Just like their human counterparts, dogs require dental care from time to time. According to the American Veterinary Medical Association, 80 percent of dogs have a form of periodontal disease by age 2. Even if you do brush your dog's teeth, he can still develop periodontal disease, which can lead to the need for a tooth extraction. In addition to this, your dog may never lose all his baby teeth and the baby teeth that do not fall out may need to be removed. After you veterinarian removes a tooth, your dog will require special care in order to heal properly.
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Take a Chill Pill
Take your dog home immediately after being discharged from care. Limit your dog's activity level for three to five days. Take away things your dog chews on that are hard, such as toys and bones.
Offer your dog water when you first arrive back home. Do not give your dog food until he holds the water down for two to three hours. Feed your dog the same diet he is already used to eating. Dietary changes may cause digestive upset. If you feed your dog dry food, soften it with water to make it easier to chew.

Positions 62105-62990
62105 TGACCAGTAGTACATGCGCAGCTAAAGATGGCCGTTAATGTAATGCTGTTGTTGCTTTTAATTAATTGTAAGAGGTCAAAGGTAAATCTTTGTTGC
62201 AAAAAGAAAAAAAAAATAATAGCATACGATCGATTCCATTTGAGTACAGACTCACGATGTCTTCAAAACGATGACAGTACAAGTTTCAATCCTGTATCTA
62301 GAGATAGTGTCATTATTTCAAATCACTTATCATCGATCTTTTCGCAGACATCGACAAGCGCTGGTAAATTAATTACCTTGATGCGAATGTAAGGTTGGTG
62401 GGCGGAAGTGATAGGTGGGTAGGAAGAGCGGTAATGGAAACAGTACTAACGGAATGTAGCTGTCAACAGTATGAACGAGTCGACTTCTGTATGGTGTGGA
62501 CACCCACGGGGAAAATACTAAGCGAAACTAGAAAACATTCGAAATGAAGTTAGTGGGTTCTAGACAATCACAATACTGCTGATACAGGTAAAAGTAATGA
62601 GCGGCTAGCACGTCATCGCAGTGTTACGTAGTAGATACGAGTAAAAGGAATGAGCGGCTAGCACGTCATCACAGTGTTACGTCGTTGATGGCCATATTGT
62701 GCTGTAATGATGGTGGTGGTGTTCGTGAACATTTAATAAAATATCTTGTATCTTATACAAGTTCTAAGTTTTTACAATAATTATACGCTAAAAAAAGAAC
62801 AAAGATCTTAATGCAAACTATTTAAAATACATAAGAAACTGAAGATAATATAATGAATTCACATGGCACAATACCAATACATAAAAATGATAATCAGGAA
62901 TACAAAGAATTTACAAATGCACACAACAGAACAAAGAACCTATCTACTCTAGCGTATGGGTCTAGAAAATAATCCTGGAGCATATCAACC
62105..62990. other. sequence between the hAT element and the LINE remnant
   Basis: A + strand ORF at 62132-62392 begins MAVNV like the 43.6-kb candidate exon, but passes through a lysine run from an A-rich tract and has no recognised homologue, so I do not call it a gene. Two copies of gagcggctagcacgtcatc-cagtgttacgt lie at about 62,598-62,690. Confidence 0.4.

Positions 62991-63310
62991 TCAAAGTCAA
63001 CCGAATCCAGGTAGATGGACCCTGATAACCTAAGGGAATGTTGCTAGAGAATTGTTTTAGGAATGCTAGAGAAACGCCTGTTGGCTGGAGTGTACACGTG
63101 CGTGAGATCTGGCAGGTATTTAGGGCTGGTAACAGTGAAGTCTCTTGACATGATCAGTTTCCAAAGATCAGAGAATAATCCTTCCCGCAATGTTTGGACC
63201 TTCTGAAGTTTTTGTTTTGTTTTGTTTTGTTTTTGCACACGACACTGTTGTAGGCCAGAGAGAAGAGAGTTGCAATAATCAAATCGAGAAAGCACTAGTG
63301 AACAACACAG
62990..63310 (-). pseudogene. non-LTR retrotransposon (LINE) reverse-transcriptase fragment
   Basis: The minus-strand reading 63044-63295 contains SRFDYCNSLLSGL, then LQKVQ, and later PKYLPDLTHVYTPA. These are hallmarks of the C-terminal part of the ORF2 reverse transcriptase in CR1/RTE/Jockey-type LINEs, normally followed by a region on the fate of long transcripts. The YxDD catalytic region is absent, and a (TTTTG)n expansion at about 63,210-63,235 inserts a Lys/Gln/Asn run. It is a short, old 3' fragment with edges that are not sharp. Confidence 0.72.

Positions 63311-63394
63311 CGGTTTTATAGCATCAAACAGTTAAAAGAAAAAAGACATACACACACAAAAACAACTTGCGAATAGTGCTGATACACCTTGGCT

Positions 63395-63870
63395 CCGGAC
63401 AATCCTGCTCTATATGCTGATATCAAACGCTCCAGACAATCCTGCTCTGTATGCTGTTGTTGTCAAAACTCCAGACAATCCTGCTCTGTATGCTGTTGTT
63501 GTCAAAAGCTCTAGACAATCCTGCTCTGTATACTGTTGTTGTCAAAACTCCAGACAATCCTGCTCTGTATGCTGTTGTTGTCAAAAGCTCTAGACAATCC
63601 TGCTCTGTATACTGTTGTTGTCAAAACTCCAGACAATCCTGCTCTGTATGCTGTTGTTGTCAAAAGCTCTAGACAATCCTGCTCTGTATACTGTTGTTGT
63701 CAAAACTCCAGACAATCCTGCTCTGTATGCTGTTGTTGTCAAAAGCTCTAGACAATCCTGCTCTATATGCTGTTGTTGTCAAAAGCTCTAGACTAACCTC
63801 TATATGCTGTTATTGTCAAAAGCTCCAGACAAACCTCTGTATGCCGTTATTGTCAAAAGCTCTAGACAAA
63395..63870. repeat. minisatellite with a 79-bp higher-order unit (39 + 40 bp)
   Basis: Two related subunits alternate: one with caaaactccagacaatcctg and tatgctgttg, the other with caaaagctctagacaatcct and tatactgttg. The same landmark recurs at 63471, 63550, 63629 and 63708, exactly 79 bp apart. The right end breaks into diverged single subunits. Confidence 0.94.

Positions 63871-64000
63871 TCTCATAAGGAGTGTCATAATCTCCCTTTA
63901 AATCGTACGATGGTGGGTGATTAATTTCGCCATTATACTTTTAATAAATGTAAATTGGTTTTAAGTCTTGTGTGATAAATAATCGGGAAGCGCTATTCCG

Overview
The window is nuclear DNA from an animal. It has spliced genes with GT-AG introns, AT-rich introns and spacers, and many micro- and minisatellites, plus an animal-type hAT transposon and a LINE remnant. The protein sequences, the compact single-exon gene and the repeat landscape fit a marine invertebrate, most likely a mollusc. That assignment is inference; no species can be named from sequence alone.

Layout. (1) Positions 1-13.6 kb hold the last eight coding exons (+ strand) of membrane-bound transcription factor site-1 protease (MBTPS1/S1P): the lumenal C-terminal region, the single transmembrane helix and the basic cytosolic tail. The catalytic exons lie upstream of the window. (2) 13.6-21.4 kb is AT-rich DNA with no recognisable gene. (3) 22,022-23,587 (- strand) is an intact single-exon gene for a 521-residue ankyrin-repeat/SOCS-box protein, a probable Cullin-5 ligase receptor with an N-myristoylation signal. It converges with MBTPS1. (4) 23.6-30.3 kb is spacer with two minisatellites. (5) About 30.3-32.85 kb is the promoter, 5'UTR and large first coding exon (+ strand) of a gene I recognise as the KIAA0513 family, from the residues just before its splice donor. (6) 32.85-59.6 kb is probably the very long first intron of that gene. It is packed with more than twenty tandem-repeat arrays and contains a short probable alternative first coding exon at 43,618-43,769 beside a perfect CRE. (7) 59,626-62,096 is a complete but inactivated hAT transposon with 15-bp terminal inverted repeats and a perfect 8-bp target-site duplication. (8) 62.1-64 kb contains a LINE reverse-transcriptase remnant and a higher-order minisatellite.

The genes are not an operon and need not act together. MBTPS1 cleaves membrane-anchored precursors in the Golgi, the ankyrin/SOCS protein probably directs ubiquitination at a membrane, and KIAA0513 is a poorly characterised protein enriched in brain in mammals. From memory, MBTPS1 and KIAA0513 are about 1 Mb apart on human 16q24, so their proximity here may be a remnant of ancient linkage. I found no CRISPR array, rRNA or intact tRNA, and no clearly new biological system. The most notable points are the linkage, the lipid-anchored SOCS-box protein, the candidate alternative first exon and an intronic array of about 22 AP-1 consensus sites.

Keep an Eye Out
Watch for signs of complication, such as increased bleeding, heavy bleeding, drooling, excessive swelling, bad breath and sudden change in eating or behavioral habits. Return to your veterinarian within seven to 10 days of your dog's procedure to make sure the extraction site is healing.
With your vet's permission, rinse your dog's teeth one to two times each day with a 0.2 percent chlorhexidine solution. To do this, fill a needleless syringe with the solution and spray it directly on your dog's gums and teeth.
Always check with your veterinarian before changing your pet’s diet, medication, or physical activity routines. This information is not a substitute for a vet’s opinion.